I have been asked in the past if there were any amendments of the Constitution that I would be up for repealing if I had the chance. Out of the 27 amendments that have been passed in the history of the United States, there are perhaps 2 that I wouldn’t have any issue seeing go the way of the dinosaur: the 16th and 17th amendments. The 16th Amendment involves the levying of a national income tax upon the population without apportionment or regard to the census. It was approved in 1913 in response to a SCOTUS case (Pollock v. Farmer’s Loan) which ruled that unapportioned income taxes were unconstitutional. The 17th Amendment changed the election of senators, having them be voted in by the populace as opposed to state legislatures. Like the 16th, it was approved in 1913. The amendment was supported to deal with corruption issues and the occurrence of legislative deadlocks and lack of representation if a seat remained vacant.

When it comes to taxation, the income tax is perhaps one of the more egregious and regressive ones that can be implemented. It burdens those who save part or all of their earnings by forcing them to pay tax on the return of their saving, including the tax that already had to be paid on the earnings themselves. Such an action infringes on what I feel is technically one’s private property. Until we choose to inject such money into the economy at-large, it is our money and by putting more pressure on those who save as opposed to those who consume, the income tax serves to limit the actions and decisions that we choose to make. This could include everything from purchases to investments, which can impact potential economic growth.

Instead of such problems, what could work better (Perhaps it would be nice to consider a world without taxation, but that more than likely won’t happen. Therefore, it is best to look for such a system that would be as less regressive as possible) would be to change the current system toward one that has more emphasis on consumption than income. It would widen the tax base by involving more economic branches within the system, and would allow savings and capital to be more in the hands of those who earned it. Of course great care would have to be taken with such a change as to possible threats to those in the lower part of the income bracket (though such harm would more than likely be offset by the likelihood that those who pay the most in taxes will get the most benefit from tax reductions) and the possibility of heightened rates (that could perhaps be dealt with by reforming the bloated state-taxation bureaucracy in large part). It will be a tall order, but such a repeal could serve to push back on the encroachment of the federal government within our everyday lives, which the income tax has aided over the past 100 years.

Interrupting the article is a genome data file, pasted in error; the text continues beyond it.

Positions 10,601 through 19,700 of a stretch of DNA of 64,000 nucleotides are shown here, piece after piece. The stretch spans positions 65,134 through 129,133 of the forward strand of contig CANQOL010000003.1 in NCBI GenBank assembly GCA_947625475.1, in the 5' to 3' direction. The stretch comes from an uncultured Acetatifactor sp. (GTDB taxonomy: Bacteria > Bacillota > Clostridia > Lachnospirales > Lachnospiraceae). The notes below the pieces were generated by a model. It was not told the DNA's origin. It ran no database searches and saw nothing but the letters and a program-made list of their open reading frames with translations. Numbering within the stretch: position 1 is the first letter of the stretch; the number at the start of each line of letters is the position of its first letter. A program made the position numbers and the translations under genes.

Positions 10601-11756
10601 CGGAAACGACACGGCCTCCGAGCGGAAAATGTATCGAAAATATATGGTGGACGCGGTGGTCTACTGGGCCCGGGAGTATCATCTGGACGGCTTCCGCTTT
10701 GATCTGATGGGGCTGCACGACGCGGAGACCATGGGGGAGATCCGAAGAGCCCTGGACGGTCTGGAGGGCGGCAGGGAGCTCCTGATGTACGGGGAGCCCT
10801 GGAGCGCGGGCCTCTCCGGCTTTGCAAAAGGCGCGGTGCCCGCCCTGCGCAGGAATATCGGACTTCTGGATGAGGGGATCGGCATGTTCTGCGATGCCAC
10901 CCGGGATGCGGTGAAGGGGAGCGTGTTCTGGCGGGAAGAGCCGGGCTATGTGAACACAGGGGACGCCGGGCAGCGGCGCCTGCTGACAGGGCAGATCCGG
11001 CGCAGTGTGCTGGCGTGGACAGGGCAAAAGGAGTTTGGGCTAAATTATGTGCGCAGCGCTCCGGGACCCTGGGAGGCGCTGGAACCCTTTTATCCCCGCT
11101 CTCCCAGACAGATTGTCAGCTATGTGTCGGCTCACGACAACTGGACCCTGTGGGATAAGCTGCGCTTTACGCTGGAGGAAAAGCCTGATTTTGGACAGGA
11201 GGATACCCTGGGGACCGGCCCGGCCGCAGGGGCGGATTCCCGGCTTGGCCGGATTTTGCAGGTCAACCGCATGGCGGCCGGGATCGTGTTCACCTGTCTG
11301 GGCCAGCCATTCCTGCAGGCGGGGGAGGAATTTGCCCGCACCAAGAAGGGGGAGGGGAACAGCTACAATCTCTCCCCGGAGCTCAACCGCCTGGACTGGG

The reasons for why the 17th Amendment was approved are interesting since closer inspection shows such reasoning to be questionable. Corruption exists in all manner of systems (that’s just the name of the game), but in fact what the 17th Amendment does is cause such corruption to be harder to deal with as opposed to the previous system. If a senator acted out of order, he could quickly be removed by the state legislature that appointed him. Today, that is hardly the case as senators share an almost unanimous opportunity at getting re-elected despite any controversies. State legislators are easier to hold to account for issues since local/state constituents are within their districts, which isn’t the case with senators all the way in D.C. The electoral deadlocks cited as the other reason weren’t inherent to the legislature-appointment system. In fact, such deadlocks became more apparent as a result of federal laws that changed the manners by which state legislatures chose candidates for senate seats, particularly an 1866 law that forced senators to be voted in by a majority vote of state legislatures, and included procedures by which they would occur. In response, frequent deadlocks would occur…with most settled through bribery. Instead of going through the entire process of editing the Constitution, the harmful law could have just been repealed and allowed states to work out the rules on their own terms…which is what it was in the first place.

Even within a great document such as the Constitution, changes upon it’s structure were not always for the better. The 16th and 17th are perhaps the most noticeable examples of the bunch.

Extra Links:
http://www.econlib.org/library/Enc/ConsumptionTax.html
http://www.cato.org/publications/cato-online-forum/move-progressive-consumption-tax
http://www.kc.frb.org/publicat/econrev/PDF/2q05garn.pdf
http://www.garciareport.com/17th-amendment-bad-repeal-it/
http://volokh.com/2010/11/15/on-the-true-story-of-the-history-of-the-seventeenth-amendment-and-federalism/

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